Justice Ministe Claire Sugden hits out at Arlene Foster and Martin McGuinness over RHI impasse
STORMONT'S independent justice minister has accused the political leaders of letting her down over their handling of a botched renewable energy scheme.
Claire Sugden said she favoured an independent probe into an initiative that has left Stormont with a £490 million bill but said she did not support calls for First Minister Arlene Foster to step down while that investigation takes place.
Ms Sugden also ruled out quitting her pivotal job - a move that would likely force the collapse of the DUP/Sinn Fein led coalition.
The power-sharing executive cannot function without a justice minister and Ms Sugden was the only Assembly member both DUP leader Mrs Foster and Sinn Fein Deputy First Minister Martin McGuinness could agree on in the wake of last year's election.
"Martin and Arlene have both let me down," she said.
The East Derry MLA added: "Arlene and Martin might have reneged on their responsibilities to actually do a job for the people of Northern Ireland but I am not going to do that because I do have integrity and I will keep doing it until I can't."
The state-funded renewable heat incentive (RHI) was supposed to offer a proportion of the cost businesses had to pay to run eco-friendly boilers, but the subsidy tariffs were set too high, and without a cap, so it ended up paying out significantly more than the price of fuel.
This enabled applicants to "burn to earn" - getting free heat and making a profit as they did it.
Claims of widespread abuse include a farmer allegedly set to pocket around £1 million in the next two decades for heating an empty shed.
The justice minister had not commented publicly on the RHI scandal for over two weeks - prompting criticism from political rivals.
Breaking her recent silence, Ms Sugden said her job had become increasingly difficult.
But she said she would not resign because she still felt she could help change people's lives for the better in her role. She also stressed that her quitting would send the Executive down a "path of no return".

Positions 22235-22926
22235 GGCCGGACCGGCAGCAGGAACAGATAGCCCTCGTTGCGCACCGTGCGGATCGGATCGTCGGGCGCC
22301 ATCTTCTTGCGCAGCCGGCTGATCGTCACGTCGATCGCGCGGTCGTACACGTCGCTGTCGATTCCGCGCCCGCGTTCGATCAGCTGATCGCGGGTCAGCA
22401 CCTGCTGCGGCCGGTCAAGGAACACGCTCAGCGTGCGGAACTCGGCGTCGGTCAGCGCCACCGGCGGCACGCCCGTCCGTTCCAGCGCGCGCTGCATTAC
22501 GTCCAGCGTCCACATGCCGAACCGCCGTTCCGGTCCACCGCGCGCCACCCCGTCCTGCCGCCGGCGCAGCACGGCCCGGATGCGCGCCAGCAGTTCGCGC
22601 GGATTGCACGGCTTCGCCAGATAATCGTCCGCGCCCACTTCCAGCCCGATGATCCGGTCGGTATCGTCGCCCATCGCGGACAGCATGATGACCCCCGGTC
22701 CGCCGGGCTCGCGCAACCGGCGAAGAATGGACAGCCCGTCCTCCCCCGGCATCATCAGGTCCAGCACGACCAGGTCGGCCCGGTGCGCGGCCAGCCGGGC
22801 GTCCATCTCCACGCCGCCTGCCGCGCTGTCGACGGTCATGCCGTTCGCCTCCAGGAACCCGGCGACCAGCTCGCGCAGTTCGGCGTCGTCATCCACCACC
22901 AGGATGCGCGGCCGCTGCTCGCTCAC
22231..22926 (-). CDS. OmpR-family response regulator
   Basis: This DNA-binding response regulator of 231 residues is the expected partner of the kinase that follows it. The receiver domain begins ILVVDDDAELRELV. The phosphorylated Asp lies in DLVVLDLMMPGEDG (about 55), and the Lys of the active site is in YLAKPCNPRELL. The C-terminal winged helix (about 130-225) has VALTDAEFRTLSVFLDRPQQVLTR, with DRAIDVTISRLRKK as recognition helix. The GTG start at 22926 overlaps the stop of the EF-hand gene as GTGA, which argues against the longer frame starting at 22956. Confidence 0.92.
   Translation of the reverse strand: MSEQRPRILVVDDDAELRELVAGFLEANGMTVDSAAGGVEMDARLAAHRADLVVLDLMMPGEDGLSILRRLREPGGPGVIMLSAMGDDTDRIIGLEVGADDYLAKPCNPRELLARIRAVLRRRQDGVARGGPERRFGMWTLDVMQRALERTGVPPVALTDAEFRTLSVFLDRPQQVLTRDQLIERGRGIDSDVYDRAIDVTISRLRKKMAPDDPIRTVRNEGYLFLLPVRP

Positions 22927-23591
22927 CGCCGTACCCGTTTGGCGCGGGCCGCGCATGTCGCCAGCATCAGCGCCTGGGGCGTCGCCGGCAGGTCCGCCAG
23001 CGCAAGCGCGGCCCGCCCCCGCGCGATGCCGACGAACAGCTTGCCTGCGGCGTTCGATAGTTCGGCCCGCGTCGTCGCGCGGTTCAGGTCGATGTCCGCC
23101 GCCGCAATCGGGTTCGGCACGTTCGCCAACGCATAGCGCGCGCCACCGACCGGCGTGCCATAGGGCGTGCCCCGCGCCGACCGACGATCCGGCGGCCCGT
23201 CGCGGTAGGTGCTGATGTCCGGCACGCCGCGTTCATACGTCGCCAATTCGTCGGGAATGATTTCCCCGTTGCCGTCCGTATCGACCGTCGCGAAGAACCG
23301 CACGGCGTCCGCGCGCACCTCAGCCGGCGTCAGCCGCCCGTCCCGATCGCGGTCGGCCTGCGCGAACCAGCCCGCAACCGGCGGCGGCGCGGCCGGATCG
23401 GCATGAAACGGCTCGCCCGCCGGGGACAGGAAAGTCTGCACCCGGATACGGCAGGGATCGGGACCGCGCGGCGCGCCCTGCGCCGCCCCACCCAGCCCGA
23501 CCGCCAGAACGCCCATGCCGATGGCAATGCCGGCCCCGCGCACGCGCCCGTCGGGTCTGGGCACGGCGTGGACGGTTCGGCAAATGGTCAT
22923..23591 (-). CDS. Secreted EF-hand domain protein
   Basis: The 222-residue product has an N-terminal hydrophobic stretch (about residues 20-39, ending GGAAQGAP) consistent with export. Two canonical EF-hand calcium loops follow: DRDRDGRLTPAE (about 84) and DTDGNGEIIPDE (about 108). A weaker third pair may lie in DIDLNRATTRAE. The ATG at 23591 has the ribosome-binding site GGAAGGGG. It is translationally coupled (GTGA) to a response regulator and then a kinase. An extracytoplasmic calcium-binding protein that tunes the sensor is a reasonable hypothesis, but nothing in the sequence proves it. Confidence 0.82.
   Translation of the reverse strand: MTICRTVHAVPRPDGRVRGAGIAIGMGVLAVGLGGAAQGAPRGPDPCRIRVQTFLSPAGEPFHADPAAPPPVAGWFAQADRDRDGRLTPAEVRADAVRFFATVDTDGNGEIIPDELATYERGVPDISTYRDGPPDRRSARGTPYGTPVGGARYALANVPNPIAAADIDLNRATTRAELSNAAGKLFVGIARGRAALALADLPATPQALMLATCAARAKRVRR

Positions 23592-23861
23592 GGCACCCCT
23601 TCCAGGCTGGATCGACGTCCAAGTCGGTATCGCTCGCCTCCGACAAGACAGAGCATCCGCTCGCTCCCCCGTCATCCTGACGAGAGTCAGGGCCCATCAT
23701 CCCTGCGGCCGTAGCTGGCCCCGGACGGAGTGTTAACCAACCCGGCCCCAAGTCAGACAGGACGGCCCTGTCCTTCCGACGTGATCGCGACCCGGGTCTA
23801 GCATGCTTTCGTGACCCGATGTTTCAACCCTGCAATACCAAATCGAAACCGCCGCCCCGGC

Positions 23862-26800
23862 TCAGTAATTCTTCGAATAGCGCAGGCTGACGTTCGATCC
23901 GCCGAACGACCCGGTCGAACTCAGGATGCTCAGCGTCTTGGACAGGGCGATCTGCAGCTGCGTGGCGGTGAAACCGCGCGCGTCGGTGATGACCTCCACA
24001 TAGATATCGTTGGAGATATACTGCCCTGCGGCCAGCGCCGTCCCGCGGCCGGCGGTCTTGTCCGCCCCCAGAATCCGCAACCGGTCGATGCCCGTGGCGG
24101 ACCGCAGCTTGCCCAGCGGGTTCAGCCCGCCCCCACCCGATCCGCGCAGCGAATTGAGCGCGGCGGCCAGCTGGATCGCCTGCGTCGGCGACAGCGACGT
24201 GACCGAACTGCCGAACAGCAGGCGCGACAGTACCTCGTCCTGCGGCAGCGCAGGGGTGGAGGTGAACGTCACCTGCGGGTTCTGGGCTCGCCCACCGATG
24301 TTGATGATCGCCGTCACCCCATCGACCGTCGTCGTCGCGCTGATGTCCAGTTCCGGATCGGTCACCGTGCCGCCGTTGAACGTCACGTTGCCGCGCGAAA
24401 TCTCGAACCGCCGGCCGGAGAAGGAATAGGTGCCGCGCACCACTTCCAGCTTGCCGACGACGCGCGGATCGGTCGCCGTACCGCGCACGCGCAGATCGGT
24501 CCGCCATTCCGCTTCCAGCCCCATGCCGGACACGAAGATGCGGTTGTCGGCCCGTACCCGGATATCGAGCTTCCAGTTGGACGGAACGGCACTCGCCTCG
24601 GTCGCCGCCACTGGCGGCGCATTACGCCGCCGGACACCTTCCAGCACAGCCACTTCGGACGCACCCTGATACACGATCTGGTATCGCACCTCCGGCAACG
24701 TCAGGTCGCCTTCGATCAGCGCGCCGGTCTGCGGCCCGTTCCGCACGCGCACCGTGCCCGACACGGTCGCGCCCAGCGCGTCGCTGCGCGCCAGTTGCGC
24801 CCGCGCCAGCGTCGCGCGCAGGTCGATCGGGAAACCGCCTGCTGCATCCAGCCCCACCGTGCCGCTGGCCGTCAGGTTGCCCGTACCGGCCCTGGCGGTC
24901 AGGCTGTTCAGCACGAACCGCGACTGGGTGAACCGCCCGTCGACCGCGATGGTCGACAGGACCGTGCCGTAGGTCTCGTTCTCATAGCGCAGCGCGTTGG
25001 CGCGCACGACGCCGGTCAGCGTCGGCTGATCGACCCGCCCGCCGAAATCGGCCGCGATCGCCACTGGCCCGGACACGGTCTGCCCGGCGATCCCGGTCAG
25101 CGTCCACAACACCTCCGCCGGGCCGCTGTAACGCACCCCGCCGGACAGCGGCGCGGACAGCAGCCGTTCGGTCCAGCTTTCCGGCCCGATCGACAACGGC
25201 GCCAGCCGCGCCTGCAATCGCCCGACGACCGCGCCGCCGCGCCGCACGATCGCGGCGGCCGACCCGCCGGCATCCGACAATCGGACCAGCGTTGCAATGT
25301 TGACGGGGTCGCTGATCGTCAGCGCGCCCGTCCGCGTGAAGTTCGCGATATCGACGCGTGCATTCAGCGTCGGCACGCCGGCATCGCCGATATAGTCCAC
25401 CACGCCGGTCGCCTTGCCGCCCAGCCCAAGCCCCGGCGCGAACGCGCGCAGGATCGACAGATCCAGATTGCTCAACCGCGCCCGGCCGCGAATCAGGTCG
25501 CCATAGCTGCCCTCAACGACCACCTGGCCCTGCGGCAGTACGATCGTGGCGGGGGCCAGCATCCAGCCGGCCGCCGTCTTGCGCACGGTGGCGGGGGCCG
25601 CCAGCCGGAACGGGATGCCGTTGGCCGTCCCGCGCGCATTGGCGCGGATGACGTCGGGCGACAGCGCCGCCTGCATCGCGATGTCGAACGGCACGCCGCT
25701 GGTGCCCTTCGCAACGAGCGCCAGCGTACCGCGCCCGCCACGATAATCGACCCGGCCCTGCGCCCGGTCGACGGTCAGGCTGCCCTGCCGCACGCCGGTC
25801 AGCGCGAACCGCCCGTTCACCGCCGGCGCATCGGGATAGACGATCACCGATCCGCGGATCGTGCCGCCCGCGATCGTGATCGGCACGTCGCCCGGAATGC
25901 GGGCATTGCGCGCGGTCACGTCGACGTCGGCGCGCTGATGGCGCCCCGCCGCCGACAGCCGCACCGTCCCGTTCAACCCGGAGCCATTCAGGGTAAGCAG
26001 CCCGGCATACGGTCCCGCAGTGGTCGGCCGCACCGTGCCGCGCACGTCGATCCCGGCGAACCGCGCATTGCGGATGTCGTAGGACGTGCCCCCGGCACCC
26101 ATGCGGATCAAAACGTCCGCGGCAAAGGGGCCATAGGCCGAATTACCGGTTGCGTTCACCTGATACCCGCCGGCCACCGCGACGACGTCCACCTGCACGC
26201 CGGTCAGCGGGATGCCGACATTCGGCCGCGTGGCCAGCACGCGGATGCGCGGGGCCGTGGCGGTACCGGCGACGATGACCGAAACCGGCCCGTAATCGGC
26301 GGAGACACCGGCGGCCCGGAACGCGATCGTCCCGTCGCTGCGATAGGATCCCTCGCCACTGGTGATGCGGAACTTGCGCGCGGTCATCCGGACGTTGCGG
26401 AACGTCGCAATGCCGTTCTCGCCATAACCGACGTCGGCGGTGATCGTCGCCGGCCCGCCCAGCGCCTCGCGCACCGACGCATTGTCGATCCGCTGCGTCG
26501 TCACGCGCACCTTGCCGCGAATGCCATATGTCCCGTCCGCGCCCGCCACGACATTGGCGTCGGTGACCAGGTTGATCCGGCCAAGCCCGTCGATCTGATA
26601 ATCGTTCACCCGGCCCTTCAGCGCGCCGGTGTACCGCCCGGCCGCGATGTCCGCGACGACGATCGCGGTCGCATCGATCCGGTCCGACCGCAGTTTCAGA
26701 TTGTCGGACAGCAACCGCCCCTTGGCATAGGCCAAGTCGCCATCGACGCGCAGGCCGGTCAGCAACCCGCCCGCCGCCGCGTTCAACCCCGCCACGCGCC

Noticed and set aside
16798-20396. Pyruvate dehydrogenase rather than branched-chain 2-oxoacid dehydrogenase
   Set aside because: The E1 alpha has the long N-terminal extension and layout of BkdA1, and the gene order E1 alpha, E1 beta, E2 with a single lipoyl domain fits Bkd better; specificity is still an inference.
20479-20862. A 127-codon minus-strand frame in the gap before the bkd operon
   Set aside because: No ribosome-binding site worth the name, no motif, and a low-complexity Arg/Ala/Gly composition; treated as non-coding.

In an interview with BBC Radio Ulster, the minister added: "I think with this particular issue there is a lot of political posturing going on. Regrettably the two main parties are reverting to party politics and they are feathering their own nests in that respect - they are keeping their own constituents right."
All rival parties at Stormont have demanded Mrs Foster stand aside while her role in the affair is investigated.
Mrs Foster oversaw the inception of the RHI scheme during her time as economy minister.
She has steadfastly refused to step aside and has claimed some of those calling for her head are motivated by misogyny.
Ms Sugden said she did not believe calls for her to stand aside were fair.
"Anyone forcing her to step aside is actually punishing her for something that hasn't been substantiated," she said.
Senior members of Sinn Fein have warned they will exercise their power to collapse the Executive if Mrs Foster does not temporarily stand down to facilitate a probe.
If the republican party follows through with that threat Northern Ireland will be facing a snap Assembly election, less than a year after the last one.
It was originally envisaged that the Treasury would foot the bill for the RHI, but the costs spiralled well beyond London's financial commitment.
The total RHI spend in Northern Ireland is estimated at £1,150 million over the next 20 years.
The Treasury is set to cover £660 million of that, with Stormont landed with the remaining £490 million.
Sinn Fein is due to publish its own plan for investigating the RHI affair later today.